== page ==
> started typing that it "clicked". I think maybe they
> are one of those things that you have to learn by
> doing... it also doesn't help that you need to think
> outwards - i.e. you have to start with the inner-most
> expression and build outwards - unlike regular code
> where you tend to think "left to right with a few
> brackets".

I know you probably didn't mean it this way, but your reaction suggests that this section needs serious rewriting if/when there's a next edition (perhaps when C# 4 comes out?). I dare say it's difficult to explain it in a way in which it clicks before typing, but that's why authors actually get paid...

I'll see what I can do when the time comes.

Jon
jon.skeet (451) [Avatar] Offline
#14
Re: Expression Trees (Section 9.3)
Okay, I've created this note to try to help other readers:

http://csharpindepth.com/ViewNote.aspx?NoteID=131

Any feedback on that (or any other note) is most welcome, of course.
Jon
jon.skeet (451) [Avatar] Offline
#15
Re: Expression Trees (Section 9.3)
> The main reason why I am studying your book is that
> it provides more detail than others I have looked at
> so far. I have often found that books that try to
> simplify matters by omitting supposedly complicated
> details generally make them more difficult to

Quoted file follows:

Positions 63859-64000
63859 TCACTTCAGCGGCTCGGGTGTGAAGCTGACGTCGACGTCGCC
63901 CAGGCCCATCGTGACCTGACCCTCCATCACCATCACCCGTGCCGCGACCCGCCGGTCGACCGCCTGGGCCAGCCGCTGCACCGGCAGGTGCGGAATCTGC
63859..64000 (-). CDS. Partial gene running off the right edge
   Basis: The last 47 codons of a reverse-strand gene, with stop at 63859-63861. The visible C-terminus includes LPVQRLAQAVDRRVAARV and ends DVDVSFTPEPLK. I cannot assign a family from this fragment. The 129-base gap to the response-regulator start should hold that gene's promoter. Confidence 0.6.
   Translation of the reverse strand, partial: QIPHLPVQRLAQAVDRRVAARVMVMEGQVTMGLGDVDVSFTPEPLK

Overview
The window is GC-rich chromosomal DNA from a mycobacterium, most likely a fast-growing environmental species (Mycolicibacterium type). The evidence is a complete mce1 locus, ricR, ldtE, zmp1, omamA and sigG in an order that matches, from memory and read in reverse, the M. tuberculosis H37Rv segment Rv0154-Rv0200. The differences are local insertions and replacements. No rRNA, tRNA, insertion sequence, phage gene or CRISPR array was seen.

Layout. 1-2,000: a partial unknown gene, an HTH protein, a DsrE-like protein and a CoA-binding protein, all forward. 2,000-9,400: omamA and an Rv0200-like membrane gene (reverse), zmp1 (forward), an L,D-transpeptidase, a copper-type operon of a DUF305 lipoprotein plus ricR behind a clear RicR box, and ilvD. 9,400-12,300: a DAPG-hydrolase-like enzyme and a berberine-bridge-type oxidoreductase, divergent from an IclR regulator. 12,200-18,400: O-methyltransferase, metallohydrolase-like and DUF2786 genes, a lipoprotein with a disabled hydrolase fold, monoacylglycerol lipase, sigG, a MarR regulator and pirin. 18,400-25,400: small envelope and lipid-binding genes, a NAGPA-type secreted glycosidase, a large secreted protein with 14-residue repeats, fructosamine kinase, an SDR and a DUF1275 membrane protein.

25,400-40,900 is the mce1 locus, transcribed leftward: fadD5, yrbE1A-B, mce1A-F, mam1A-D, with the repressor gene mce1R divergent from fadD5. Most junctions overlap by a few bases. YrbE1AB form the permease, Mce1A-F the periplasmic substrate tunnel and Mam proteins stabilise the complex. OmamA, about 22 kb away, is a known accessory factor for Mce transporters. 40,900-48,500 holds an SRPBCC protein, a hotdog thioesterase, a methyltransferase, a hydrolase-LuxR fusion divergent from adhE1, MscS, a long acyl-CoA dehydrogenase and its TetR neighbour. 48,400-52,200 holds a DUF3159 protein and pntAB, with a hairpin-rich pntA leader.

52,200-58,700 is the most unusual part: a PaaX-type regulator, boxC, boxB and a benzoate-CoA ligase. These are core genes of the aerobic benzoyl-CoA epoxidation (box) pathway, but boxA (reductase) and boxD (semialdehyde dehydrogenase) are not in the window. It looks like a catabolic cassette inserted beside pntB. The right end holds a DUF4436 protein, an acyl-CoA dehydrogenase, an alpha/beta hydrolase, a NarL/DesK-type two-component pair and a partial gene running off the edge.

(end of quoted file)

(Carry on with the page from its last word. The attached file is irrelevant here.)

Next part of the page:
> understand.

True - and particularly irritating when it comes to parameter passing. Sorry, pet peeve.

> I would actually like more depth and detail. I would
> be very interested, for example, in learning how
> high-level code is converted into CIL. For example,
> while I greatly enjoyed your explanation of the
> "yield return" statement, because, more than any
> other I have seen so far, it gave me a glimpse of
> what must be going on under the hood, I would be even
> more pleased to have the full works on how the
> compiler handles it.

At that point I think the best tools are really Reflector and ildasm. I know that at several points writing the book I compiled some code and checked that it was doing what I expected by decompiling it. In the case of anonymous types, it wasn't doing what I expected - hence the note at http://csharpindepth.com/ViewNote.aspx?NoteID=14

It's nice to see other people who like to know what's going on "under the hood" so to speak. I hope you're enjoying the book!

Jon
Abacus (59) [Avatar] Offline
#16
Re: Expression Trees (Section 9.3)
Jon,

Thank you for your response.

I have downloaded Reflector, but do not know how to use it to decompile object files. I don't even know where my object files are stored! I am using Visual Web Developer 2008 Express. Can you give me any tips?

Also, can you refer me to a source that explains how to read CIL?

Thank you for your trouble.

Eric
jon.skeet (451) [Avatar] Offline
#17
Re: Expression Trees (Section 9.3)
Hmm... if you're using Web Developer Express things may be a little odd, but basically look for some DLL or EXE files underneath your project. Normally they'd be under bin/Debug or bin/Release, but it could all be different for web projects.

I suggest you download Visual Studio C# Express as well, so you can build normal console apps etc.